(Topic ID: 234477)

'78 Williams World Cup Worth Restoring?


By Morinphen

10 months ago



Topic Stats

  • 22 posts
  • 11 Pinsiders participating
  • Latest reply 7 months ago by Morinphen
  • Topic is favorited by 1 Pinsider

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#1 10 months ago

For my first pinball machine I kind of made an impulse buy of a '78 Williams World Cup for $75. Playfield was in decent condition with only a few minor things missing. Backbox was empty of any boards / displays, the backglass looks "okay". Also found that all of the wires from the bottom had been cut off at the point where they would go up to the backbox.

So far I was able to find the missing playfield plastics and purchased an MPU board off ebay at a decent price that's already been gone over and tested. I am wondering if taking this on will be a complete money sink trying to re-wire everything or to slowly work on it little by little picking pieces up as they become available to me. Working on getting more photos added.

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#2 10 months ago
Quoted from Morinphen:

wondering if taking this on will be a complete money sink

Yes. Almost every restoration is when you factor in your labor. If your primary motive is profit forget it.

#3 10 months ago
Quoted from YeOldPinPlayer:

Yes. Almost every restoration is when you factor in your labor. If your primary motive is profit forget it.

I purchased this to keep and play, maybe one day sell to afford another machine.

#4 10 months ago

Like the OP said, if you restore it you will lose money.
Putting it back together to get it running will also likely be a loss.
BUT, look at it this way:
You will learn skills to repair and keep up your next machine.
You will have a game to play and enjoy.
You will have the satisfaction of fixing something.
You will have something cool that when people come to your house they will want to talk about it and play it.
You will save a piece of history.
You will be able to sell it and it will continue to be enjoyed.
All priceless and all good reasons to get it going. It is why I do not keep track of the money I spend on restorations.
If you are doing it for profit get out now before the addiction sets in.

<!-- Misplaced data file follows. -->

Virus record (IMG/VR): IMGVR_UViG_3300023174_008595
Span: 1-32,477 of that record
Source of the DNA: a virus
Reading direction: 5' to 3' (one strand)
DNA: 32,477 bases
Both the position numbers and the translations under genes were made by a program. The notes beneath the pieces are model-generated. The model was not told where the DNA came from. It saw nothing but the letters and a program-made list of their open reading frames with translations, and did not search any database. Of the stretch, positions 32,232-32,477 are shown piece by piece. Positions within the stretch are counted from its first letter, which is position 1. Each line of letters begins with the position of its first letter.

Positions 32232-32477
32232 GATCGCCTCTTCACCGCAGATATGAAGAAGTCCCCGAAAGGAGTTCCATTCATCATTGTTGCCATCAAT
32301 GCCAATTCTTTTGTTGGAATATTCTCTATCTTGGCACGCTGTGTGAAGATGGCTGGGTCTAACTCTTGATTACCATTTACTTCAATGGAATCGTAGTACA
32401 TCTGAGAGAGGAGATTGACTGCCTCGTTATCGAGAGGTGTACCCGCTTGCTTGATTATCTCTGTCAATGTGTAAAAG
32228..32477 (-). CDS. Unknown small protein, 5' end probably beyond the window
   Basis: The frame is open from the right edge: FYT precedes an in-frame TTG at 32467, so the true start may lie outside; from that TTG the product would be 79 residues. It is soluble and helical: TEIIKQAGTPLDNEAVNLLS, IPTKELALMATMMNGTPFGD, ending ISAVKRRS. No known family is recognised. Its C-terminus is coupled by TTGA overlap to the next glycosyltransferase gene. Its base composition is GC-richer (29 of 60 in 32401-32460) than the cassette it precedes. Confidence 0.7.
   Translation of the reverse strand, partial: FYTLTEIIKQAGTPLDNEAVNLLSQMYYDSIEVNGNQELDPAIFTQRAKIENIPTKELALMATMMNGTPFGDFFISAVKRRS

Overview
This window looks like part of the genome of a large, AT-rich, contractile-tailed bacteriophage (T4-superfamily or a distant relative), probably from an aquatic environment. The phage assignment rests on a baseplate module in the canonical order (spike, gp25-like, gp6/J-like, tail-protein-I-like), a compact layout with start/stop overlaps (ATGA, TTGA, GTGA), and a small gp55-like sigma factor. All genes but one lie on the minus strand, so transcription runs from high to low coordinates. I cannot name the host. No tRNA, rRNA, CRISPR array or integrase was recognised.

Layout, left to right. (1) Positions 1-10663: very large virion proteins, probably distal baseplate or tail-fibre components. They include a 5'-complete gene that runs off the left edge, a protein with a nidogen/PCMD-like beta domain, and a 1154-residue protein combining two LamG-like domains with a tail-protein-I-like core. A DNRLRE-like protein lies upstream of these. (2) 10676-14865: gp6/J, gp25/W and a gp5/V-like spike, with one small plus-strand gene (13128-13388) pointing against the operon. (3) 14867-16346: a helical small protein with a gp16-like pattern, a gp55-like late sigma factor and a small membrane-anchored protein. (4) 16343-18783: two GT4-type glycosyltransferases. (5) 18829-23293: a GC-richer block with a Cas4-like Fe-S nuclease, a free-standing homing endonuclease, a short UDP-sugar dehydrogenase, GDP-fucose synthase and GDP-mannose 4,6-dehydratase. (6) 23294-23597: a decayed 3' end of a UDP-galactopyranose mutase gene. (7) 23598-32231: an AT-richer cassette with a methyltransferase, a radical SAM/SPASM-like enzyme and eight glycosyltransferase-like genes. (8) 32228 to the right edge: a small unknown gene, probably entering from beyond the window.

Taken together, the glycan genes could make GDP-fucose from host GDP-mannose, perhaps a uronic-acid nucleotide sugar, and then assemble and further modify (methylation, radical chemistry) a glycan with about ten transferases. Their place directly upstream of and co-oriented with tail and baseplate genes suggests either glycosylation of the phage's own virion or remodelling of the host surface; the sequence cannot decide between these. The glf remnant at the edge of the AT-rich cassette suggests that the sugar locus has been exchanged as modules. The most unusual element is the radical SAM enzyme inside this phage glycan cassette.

#5 10 months ago

Williams World Cup is a very hard sell. Had a really nice one that took 4 months to sell at $600

#6 10 months ago
Quoted from PinballAir:

Like the OP said, if you restore it you will lose money.
Putting it back together to get it running will also likely be a loss.
BUT, look at it this way:
You will learn skills to repair and keep up your next machine.
You will have a game to play and enjoy.
You will have the satisfaction of fixing something.
You will have something cool that when people come to your house they will want to talk about it and play it.
You will save a piece of history.
You will be able to sell it and it will continue to be enjoyed.
All priceless and all good reasons to get it going. It is why I do not keep track of the money I spend on restorations.
If you are doing it for profit get out now before the addiction sets in.

All very good points. I should point out I began taking pinball repair classes as PAPA this year.

Should I start working on the cabinet itself or wait until I have all the parts and make it playable before that?

#7 10 months ago

buy parts as they come along and rebuild it over time. I had bought one that the same family owned since to early 80's. I had some spinner decals made up because I couldn't find any. If you need let me know I will send a set out to you.

#8 10 months ago
Quoted from mario_1_up:

buy parts as they come along and rebuild it over time. I had bought one that the same family owned since to early 80's. I had some spinner decals made up because I couldn't find any. If you need let me know I will send a set out to you.

That would be awesome considering it is missing the spinner, thanks!

#9 10 months ago

No problem, should be good leaning experience. System 3-7 are about the most common games you could find.